Mises believed that theory is useful for interpreting data. The only rejection is that of using the data to derive theory. But, if theory is used to understand real world events, then analyzing these real world events are obviously a fundamental part of economic science.
The above passage is from Jon Catalan: found here. In this post he defends the Austrian School, and specifically Mises, on the straw man that Austrians hate empirical analysis and thus find it irrelevant to economic science. Though, I can understand, for example, the critics questioning minimum wage conclusions when Austrians make claims that “it is just common sense that if you raise minimum wage, you increase unemployment,” thus they may be selective on what they choose to look at as empirical analysis, but to generally say that empirical analysis is useless in Austrian economics is a straw man. As Catalan pointed out, the simple fact that humans act is an empirical claim, or better yet, it can be supported by empirical analysis.
I also have distaste of this horrible attack on Austrian economics, there are elements which to need to be improved in this school but we sure wouldn’t know if this was how critics respond. I have distaste for it on two main reasons 1) it is somehow claimed that republicans are now Austrians and 2) it just so fixed into thinking of Austrian economics as a philosophy than as an actual economics school that can actually teach the mainstream something.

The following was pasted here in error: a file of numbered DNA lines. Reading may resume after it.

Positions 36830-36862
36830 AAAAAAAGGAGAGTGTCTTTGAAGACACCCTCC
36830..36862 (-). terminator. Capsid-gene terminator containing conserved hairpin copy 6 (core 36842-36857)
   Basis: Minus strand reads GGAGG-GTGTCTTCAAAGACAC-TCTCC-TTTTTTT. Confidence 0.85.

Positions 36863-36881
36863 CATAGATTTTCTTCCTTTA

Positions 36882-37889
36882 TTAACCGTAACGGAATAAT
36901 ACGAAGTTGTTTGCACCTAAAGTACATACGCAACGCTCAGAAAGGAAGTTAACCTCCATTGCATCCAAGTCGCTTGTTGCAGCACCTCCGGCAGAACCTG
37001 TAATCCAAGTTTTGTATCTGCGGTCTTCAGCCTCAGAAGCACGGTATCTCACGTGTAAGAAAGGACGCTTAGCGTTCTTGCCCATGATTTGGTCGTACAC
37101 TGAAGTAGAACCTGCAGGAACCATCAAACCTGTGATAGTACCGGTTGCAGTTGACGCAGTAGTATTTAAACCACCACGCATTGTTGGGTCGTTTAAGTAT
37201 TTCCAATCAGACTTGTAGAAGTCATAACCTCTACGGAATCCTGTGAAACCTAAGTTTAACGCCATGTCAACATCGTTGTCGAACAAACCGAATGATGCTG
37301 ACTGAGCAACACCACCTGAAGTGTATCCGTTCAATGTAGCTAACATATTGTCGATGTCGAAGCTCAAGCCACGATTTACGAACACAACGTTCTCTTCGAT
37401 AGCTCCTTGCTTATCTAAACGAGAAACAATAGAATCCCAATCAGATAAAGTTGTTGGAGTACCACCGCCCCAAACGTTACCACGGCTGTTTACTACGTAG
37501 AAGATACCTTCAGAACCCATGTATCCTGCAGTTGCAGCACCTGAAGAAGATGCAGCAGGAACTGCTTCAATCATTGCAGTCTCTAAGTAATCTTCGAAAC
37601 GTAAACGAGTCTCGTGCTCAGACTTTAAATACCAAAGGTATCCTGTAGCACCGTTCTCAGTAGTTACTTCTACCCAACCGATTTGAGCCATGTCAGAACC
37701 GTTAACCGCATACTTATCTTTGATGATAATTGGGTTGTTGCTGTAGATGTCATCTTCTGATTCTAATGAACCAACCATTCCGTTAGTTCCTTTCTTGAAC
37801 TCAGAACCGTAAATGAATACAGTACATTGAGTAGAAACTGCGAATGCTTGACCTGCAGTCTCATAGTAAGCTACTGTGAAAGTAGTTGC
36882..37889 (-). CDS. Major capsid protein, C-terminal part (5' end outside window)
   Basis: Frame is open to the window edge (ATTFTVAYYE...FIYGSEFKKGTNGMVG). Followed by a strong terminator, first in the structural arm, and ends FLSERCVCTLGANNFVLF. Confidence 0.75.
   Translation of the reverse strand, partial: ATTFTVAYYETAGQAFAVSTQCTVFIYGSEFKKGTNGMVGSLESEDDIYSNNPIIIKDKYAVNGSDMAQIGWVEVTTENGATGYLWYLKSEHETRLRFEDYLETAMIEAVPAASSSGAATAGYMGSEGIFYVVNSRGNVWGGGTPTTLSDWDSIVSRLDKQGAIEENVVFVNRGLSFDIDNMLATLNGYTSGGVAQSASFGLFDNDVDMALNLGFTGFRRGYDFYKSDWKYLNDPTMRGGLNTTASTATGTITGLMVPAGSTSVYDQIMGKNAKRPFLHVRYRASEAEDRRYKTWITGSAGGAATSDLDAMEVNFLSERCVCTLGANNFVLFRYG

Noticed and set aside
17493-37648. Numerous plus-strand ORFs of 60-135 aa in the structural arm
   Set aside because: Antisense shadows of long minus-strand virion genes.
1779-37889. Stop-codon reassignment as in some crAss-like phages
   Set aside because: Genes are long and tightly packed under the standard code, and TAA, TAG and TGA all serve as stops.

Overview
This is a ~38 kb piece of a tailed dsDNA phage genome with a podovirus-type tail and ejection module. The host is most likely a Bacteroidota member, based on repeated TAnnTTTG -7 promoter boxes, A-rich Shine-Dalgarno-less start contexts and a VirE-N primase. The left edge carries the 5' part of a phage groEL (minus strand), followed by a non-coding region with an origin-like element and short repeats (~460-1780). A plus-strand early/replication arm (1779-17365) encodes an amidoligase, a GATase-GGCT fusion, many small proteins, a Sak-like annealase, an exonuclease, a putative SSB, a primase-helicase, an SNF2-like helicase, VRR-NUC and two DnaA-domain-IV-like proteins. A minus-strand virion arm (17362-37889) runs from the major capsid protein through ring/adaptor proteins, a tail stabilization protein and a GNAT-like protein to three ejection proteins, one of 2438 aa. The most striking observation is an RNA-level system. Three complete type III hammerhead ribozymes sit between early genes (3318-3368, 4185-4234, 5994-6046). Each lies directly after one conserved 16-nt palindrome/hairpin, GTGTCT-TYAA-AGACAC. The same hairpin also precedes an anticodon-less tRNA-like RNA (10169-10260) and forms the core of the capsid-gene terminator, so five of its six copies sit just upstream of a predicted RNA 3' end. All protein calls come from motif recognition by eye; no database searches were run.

1) I do not get where people get this information that republicans are now influenced by Austrian economics (maybe it is this author that lacks viewing empirical evidence as important). Most republicans, and especially those who are politicians or have a big name in the right wing, are influenced by mainstream economics, namely by conservative New Keynesians and New Classicals. Even if we assume Austrian economics as a school that has similar views of that of Ron Paul, a good majority of republicans think of him as a crazy man.
And somewhat relevant, I also doubt that Bachmann reads Mises, even more so, on the beach.
2) More important than the first point, Austrian economics does indeed offer many things to the economics profession. I’ll present one thing, briefly but important, that the mainstream needs to learn (using economic reasoning and not a philosophical reasoning or ideological one etc). Data analysis itself is not sufficient to say anything about the economy. People from the Austrian school to the Shacklian Keynesians know that due to a transmutable reality, we must be skeptical of data to say anything about future states. The future is determined only by action done in the present, and in turn leaves us with the conclusion that the future always remains to be written. A common question may arise from this: if we are to be skeptical of data then how are we to say anything about macro concerns?